A hundred years ago this week, one of the worst natural disasters to hit Washington occurred with the Blue Hole tragedy.
To honor the tragedy, and a former member, the Veale Creek Theatre will stage the adaptation of "The Legend of the Blue Hole" in April.
The play is an adaptation of the book written by local author Roy Wachter and the first time it will be on the stage.
Wachter, who wrote the book a few years ago, said it has been an almost "out of body experience" seeing his work on the stage.
On March 27, 1913, four railroad workers and two other men were injured when a trestle over a washout called the Blue Hole during the great flood of 1913. During the flood, the city of Washington was cut off from everyone, surrounded by floodwaters.
Director Dean Dorrell said he is directing the play in memory of his late wife, Karen. She had wanted to direct the production.
"When that happened I assured her before she passed and I assured Roy that the play would be put on," Dorrell said. "It is a tribute to my wife." Wachter said it was Karen who encouraged him to write his first one-act play, "Zodiac Summer." She also encouraged the writer to work on the Blue Hole.
"It is real appropriate it is in memory of her," Wachter said.
But while the story is about a train accident and a flood, what ties it together is a love story.
"At any play that is a historical play, there are more words than action and that makes it interesting to make it move," Dorrell said. "It's got to be something fairly simple that we can stage on a 12 by 24-foot stage." The love story between a female newspaper editor, played by Chrissy Kratochvil, and Thomas, a traveling gentlemen, portrayed by Jorrin Noland, is what the audience will see at first.
"He sort of made this event into this story," Dorrell said. "We've got some good people in this and they are well motivated to put on a good show." In fact, if one has not read the book, they are not going to know how the story ends.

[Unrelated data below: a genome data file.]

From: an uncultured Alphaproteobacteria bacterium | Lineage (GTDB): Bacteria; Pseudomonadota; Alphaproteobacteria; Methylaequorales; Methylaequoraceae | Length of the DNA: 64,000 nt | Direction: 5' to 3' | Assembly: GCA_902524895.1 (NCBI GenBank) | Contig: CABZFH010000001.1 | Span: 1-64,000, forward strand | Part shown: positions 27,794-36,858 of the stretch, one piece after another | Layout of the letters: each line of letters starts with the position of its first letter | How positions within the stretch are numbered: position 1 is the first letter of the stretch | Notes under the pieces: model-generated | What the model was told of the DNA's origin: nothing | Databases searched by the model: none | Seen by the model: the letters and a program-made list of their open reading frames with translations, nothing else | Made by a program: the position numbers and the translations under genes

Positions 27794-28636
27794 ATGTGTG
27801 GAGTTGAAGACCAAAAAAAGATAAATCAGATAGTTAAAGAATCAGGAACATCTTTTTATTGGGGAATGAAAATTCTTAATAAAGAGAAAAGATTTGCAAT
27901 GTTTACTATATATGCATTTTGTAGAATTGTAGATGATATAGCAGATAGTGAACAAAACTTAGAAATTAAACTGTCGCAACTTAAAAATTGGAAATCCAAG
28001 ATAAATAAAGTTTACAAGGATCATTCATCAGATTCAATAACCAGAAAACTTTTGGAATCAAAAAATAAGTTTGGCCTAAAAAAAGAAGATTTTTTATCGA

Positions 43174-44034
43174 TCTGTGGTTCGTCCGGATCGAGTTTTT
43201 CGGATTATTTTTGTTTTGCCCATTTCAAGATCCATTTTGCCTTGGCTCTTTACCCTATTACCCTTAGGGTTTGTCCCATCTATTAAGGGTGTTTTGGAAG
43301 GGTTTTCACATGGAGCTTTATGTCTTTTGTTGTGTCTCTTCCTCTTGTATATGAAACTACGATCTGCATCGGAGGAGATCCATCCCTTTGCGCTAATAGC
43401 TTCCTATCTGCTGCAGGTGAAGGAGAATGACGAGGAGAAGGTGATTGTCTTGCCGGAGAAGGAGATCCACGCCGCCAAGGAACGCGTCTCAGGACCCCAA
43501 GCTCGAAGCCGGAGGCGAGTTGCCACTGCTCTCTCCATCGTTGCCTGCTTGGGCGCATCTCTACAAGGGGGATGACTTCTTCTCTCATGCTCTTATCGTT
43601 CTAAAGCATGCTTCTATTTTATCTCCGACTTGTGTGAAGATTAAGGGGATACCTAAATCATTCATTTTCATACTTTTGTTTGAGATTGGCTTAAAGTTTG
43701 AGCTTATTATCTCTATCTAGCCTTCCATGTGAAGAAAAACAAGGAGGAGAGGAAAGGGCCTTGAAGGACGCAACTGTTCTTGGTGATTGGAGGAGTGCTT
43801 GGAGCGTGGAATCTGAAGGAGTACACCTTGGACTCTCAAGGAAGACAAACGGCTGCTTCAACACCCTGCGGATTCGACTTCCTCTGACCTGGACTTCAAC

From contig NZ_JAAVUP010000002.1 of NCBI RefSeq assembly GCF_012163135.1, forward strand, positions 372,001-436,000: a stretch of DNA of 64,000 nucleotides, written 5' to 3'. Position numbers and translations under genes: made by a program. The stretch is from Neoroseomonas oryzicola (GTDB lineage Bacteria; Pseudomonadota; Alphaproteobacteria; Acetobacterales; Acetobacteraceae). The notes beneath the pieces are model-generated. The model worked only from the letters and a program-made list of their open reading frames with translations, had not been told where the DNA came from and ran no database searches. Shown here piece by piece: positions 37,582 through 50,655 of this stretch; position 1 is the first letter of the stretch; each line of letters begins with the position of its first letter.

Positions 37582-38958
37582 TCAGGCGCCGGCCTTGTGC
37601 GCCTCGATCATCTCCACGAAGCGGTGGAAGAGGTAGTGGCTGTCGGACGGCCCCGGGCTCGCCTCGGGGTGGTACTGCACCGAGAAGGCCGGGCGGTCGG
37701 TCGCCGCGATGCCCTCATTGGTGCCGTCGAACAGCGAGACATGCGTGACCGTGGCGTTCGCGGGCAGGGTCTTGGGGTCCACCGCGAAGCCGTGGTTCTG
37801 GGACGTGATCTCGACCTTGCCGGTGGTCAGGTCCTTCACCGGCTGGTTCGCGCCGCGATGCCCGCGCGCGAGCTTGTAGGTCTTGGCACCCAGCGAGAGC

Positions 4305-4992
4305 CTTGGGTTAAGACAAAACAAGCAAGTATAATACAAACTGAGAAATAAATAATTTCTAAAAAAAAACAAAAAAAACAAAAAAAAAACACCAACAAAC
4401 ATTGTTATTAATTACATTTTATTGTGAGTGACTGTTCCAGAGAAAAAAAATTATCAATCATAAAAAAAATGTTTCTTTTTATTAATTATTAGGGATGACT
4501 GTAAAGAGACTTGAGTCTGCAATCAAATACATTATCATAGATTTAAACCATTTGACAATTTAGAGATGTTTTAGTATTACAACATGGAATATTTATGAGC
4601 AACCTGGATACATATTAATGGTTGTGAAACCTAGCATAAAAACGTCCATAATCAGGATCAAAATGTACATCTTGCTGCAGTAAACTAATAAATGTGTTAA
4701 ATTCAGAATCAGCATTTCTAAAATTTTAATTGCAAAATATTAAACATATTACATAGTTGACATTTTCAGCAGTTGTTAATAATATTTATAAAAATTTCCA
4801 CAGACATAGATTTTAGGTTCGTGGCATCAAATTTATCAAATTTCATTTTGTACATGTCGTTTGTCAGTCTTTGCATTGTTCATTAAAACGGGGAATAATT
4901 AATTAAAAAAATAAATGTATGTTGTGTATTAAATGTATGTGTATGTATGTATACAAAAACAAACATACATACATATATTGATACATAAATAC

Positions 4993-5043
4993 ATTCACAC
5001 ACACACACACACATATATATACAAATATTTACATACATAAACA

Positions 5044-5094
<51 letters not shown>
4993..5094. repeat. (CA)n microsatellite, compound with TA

³Because of the love story, you don't know what is going to happen in the end," Dorrell said.
Wachter in fact had to create a new character for the play. The love story is the first act of the play, while the train accident comes later. For the book and the play, he used accounts given in Rex Myers' "History of Daviess County." Other cast members include: Dan Sherar, Luke Sherar, John Mulrony, Barbara Fyffe, Tom Tucker, Jim Simpson, Nathan Gabhart, Madison Petty, Jaydon Jones, Wayne Acton, Vince Sellers, Mike Owens, Leonard Counsel, Luke Dayton, Rebecca Jones and Jill Mann.
Many of the cast members are first-time actors on the Veale Creek stage.
"I know a lot of us involved in the play are having a lot of fun," Dorrell said.
He said having Wachter there for rehearsals has been great because it has made the play better. The cast has been rehearsing four evenings a week.
"Doing a world premiere show and having the author there is a unique thing," Dorrell said. "Because normally when we get a script, we expect to follow it word for word as much as we can. It's nice to have the author there to make changes to make the show flow.² Wachter said he has enjoyed watching Dorrell work.
"One of the things I notice is his experience with blocking and the scene comes alive," Wachter said. "I've just written the dialogue." The play is scheduled for April 4, 5 and 6 at 7:30 p.m., and April 7 at 2 p.m. at the theater on SR 57 S. Tickets are available at Hibbett¹s Sports at Cherry Tree Plaza.